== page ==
Kolesnikov struggles

Another backstroke group that we picked as a standout wasn’t quite what we expected today. Energy Standard has two elite Russian backstrokers to go along with Olympic champ Matt Grevers (who only swam relays today). But Kliment Kolesnikov was way off today, scoring zero points  in two individual swims. Here’s a look at his results:

  • 200 BK – 7th place – 1:55.70
  • 100 FR (relay split) – 47.37
  • 50 BK – 8th place – 24.05

Kolesnikov was 23.2, 23.4, 23.4, and 23.1 in 50 backs last year in the ISL, never finishing lower than 3rd. His free relay split was pretty comparable to last year, when his swims ranged from 46.8 to 47.9.

Kolesnikov never swam the 200 back in the ISL season last year, so it’s possible the event load wore on him a little as the meet went on. It’s also possible his 50 back was just an outlier, a bad swim from which he could bounce back tomorrow.

But it does leave Energy Standard with a tough decision. If the skin race does indeed go backstroke for the men (as we expect it to), Energy has to choose whether to swim Kolesnikov there after a bad 8th-place showing in the same event today, or pivot away from the long course world record-holder to one of its many (Rylov, Grevers, Manaudou) strong backstroke options.

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3 months ago

I don’t like the jackpotting. It feels like it’s only increasing the disparities we saw last year; the rich get richer. I thought the minimum times they had last year was sufficient to keep people from sandbagging races, hopefully they go back to that next season. I literally screamed at my tv when Rowdy appeared. He’s a great person and wonderful ambassador for the sport over the years, but sweet baby cheezits we need some fresh voices. I’m more disappointed in this choice than the jackpotting, frankly. But all that said it was a fun 2 hours and I’m so glad it’s back. Fast swimming, lots of action. I do not understand the haters here. Sure there are flaws, but… Read more »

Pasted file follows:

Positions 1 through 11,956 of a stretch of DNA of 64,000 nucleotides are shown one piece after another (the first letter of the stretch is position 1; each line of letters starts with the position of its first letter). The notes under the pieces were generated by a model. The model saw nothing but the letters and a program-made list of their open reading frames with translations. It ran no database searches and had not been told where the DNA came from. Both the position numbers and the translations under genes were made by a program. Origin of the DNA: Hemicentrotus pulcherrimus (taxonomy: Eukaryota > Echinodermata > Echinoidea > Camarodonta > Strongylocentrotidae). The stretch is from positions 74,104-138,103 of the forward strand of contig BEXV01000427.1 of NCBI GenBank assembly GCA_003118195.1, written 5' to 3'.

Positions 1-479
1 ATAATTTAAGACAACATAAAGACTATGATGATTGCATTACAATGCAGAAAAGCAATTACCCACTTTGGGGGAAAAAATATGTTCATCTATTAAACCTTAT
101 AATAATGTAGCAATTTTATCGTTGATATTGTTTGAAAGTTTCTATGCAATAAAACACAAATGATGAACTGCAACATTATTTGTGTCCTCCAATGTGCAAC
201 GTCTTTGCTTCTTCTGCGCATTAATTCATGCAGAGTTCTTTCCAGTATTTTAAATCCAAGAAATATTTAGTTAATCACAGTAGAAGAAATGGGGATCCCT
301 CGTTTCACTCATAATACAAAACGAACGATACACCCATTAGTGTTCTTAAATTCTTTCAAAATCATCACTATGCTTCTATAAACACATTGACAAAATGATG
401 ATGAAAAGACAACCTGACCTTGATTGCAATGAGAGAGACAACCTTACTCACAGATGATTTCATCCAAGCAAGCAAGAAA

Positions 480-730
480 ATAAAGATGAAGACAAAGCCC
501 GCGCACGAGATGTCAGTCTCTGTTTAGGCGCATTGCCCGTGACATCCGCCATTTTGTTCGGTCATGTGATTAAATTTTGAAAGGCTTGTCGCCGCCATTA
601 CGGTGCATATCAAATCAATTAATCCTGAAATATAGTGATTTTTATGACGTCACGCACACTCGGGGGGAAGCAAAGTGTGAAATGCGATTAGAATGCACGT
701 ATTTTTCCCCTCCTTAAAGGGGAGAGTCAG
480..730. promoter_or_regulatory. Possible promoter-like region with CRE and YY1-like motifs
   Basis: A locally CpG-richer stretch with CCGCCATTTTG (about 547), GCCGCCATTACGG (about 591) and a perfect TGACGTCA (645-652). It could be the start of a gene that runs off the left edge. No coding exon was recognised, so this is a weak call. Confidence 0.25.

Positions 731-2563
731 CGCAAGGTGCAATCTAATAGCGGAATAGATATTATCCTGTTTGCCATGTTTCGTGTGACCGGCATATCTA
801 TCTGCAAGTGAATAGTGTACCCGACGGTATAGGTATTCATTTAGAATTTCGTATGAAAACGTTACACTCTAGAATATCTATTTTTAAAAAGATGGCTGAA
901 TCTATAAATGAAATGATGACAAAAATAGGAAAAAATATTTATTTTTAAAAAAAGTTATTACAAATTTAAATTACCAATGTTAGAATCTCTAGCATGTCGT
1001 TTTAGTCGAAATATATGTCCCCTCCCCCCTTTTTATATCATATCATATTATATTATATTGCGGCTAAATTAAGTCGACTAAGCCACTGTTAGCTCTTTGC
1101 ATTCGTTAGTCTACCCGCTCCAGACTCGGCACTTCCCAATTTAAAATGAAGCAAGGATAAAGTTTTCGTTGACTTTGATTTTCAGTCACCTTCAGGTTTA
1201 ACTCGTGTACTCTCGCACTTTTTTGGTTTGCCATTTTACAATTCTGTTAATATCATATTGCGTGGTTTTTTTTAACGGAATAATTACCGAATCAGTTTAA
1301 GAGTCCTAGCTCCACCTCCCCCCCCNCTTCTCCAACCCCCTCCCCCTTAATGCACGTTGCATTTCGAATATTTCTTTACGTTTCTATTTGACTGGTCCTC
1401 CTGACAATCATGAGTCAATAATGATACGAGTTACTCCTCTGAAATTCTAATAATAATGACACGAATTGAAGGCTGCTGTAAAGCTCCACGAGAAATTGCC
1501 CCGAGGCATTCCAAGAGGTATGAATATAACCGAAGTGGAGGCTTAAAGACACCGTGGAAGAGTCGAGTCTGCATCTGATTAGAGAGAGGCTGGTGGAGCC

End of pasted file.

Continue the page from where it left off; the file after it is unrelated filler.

Reply to  Roch
3 months ago

You make some good points but I think it just makes it more interesting and more competitive. If it wasn’t for the jackpot the NYbreakers would probably have 78 points and not 178 points. But anyway GO CONDORS!

Reply to  Swammer
3 months ago

Maybe Braden and team will give us a breakdown after tomorrow showing what the scores would have been without jackpots…. I’d love to be wrong on this. If it adds more parity, then I’m on board. It IS exciting and fun to see your team score big (what up Lilly King!) and could add extra intrigue towards team standings at the end of the meet.

Reply to  Roch
3 months ago

That’s the plan!

Reply to  Braden Keith
3 months ago

I love you. I knew I could count on you. And these sentiments are in no way influenced by the cocktail I had with supper. Y’all are the best.

Season 2 hype
3 months ago

Speaking of Condor breaststroke struggle bus, where is nic fink? He should have been able to contribute (and hopefully not get jackpotted). They are going to need to figure out how to compete there if they want a chance to start being competitive in the medley- 59 splits aren’t cutting it. They had the two slowest breast splits of the field.

Corn Pop
Reply to  Season 2 hype
3 months ago

They are not robots . They ar e humans who have had varying training opportunities due to cv19. Sheesh.

3 months ago

‘Swimming MA only in 50s’ is standard operating procedure…

About Jared Anderson

Jared Anderson

Jared Anderson swam for nearly twenty years. Then, Jared Anderson stopped swimming and started writing about swimming. He's not sick of swimming yet. Swimming might be sick of him, though. Jared was a YMCA and high school swimmer in northern Minnesota, and spent his college years swimming breaststroke and occasionally pretending …